May 1st was the Feast of St. Joseph the Worker on the Catholic calendar, and in 2005, Pope Benedict XVI offered a short reflection on human labor when speaking to construction workers (via Whispers in the Loggia):
I’m taken in mind to how, in the New Testament, in the profession of Jesus before his public ministry, the word “tecton” appears, which we translate as “carpenter,” because then homes were mostly homes of wood. But, more than a “carpenter,” it’s an “artisan” who is able to make everything necessary for the construction of a house. So, in this sense, you are “colleagues” of Our Lord, as you’ve taken up what he did willingly, according to his own choice, before he announced to the world his great mission.
The Lord has wished to show in this way the nobility of this work. In the Greek world, only intellectual work was considered worthy of a free man. Manual labor was left to the slaves. It’s totally different in biblical religion. Here, the Creator — who, in a beautiful image, made man with his own hands — himself appears to give us the example of a man working with his hands and, in doing so, working with his mind and with his heart. Man imitates the Creator because this world given to us by his hand is an inhabitable world. This appears in the biblical story from the very start. But always, in a powerful way, in the fact that Jesus was “tecton,” “artisan” — “worker” — appears the nobility and greatness of this work.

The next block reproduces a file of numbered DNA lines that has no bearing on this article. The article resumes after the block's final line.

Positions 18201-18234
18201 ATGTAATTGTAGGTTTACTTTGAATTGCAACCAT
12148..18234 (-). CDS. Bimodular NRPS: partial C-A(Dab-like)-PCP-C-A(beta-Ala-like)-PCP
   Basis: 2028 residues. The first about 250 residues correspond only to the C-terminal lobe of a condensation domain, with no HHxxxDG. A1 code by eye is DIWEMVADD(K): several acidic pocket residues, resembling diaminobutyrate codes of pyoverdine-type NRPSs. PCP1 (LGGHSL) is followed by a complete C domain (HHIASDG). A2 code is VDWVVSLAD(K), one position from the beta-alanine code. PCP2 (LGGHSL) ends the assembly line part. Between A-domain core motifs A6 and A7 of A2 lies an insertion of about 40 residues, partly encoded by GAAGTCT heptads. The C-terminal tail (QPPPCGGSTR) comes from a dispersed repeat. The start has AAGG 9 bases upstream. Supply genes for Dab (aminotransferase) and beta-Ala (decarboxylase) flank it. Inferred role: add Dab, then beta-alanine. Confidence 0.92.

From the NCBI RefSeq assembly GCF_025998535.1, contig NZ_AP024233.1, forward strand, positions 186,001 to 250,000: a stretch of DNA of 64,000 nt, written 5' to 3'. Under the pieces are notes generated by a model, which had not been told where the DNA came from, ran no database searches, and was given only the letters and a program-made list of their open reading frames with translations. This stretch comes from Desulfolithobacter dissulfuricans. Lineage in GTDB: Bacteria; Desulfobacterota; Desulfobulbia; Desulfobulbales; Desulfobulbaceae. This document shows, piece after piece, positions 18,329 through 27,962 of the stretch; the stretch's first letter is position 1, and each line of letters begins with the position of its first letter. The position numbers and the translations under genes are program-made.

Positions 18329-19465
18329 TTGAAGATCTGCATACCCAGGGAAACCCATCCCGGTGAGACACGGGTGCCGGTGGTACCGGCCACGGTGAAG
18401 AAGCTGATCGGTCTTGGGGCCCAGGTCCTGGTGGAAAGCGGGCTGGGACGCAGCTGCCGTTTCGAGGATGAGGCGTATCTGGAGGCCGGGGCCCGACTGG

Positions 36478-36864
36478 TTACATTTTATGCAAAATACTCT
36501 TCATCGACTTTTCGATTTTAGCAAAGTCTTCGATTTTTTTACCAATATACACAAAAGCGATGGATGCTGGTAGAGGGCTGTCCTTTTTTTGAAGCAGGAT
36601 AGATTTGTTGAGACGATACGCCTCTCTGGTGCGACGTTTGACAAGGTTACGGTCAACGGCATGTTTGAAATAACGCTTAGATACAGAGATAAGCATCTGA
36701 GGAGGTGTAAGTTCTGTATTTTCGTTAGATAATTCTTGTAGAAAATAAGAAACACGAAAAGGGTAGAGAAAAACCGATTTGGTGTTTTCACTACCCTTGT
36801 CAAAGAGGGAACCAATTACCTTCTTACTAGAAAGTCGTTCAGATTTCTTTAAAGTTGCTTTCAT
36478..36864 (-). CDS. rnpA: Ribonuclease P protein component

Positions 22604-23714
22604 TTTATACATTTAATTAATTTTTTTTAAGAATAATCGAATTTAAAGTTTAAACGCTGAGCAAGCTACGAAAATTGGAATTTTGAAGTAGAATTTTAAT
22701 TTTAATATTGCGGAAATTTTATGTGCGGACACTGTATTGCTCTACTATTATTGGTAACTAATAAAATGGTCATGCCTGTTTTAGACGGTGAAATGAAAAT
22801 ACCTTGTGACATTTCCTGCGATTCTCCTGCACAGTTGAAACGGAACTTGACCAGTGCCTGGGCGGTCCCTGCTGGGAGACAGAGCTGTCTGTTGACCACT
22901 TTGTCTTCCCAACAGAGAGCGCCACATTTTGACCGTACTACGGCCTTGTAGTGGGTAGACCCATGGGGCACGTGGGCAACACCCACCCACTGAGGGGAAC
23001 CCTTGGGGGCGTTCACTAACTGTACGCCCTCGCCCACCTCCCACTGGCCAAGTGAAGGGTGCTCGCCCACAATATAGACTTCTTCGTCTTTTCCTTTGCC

Having said all this… it’s a moment to say “thank you” for all this, for your work which encourages me — as you gave everything — to give on my own part, in this late hour of my life, the greatest amount I can possibly give.
“Walter Hooper once said of C.S. Lewis that he was the most truly converted person he had ever met,” says Baptist theologian Timothy George. “The same thing can be justly said of Charles W. Colson, who came to faith in Christ through reading Lewis’ Mere Christianity.”
In an article for the National Catholic Register, George examines the legacy of his friend, a man who helped forge Evangelicals and Catholics Together and the ‘Manhattan Declaration.’: